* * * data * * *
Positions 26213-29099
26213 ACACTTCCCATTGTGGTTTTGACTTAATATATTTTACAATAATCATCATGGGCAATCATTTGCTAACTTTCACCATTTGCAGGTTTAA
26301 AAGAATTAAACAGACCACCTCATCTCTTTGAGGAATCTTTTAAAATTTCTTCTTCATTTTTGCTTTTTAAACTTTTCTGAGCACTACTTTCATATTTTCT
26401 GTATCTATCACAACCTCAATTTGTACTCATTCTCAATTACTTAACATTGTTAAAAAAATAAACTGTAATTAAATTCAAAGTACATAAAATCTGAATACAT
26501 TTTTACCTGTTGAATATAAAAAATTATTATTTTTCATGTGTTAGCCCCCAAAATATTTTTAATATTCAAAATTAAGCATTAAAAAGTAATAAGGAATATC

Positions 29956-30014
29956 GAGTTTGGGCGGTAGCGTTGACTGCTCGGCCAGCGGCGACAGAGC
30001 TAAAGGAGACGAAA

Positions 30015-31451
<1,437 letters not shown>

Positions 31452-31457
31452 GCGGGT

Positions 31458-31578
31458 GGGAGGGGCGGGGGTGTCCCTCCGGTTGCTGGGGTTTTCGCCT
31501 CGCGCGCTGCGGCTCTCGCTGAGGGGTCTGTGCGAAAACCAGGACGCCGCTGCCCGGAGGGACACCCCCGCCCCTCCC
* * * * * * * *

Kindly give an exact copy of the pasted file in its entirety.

Positions 26213-29099
26213 ACACTTCCCATTGTGGTTTTGACTTAATATATTTTACAATAATCATCATGGGCAATCATTTGCTAACTTTCACCATTTGCAGGTTTAA
26301 AAGAATTAAACAGACCACCTCATCTCTTTGAGGAATCTTTTAAAATTTCTTCTTCATTTTTGCTTTTTAAACTTTTCTGAGCACTACTTTCATATTTTCT
26401 GTATCTATCACAACCTCAATTTGTACTCATTCTCAATTACTTAACATTGTTAAAAAAATAAACTGTAATTAAATTCAAAGTACATAAAATCTGAATACAT
26501 TTTTACCTGTTGAATATAAAAAATTATTATTTTTCATGTGTTAGCCCCCAAAATATTTTTAATATTCAAAATTAAGCATTAAAAAGTAATAAGGAATATC

Positions 29956-30014
29956 GAGTTTGGGCGGTAGCGTTGACTGCTCGGCCAGCGGCGACAGAGC
30001 TAAAGGAGACGAAA

Positions 30015-31451
<1,437 letters not shown>

Positions 31452-31457
31452 GCGGGT

Positions 31458-31578
31458 GGGAGGGGCGGGGGTGTCCCTCCGGTTGCTGGGGTTTTCGCCT
31501 CGCGCGCTGCGGCTCTCGCTGAGGGGTCTGTGCGAAAACCAGGACGCCGCTGCCCGGAGGGACACCCCCGCCCCTCCC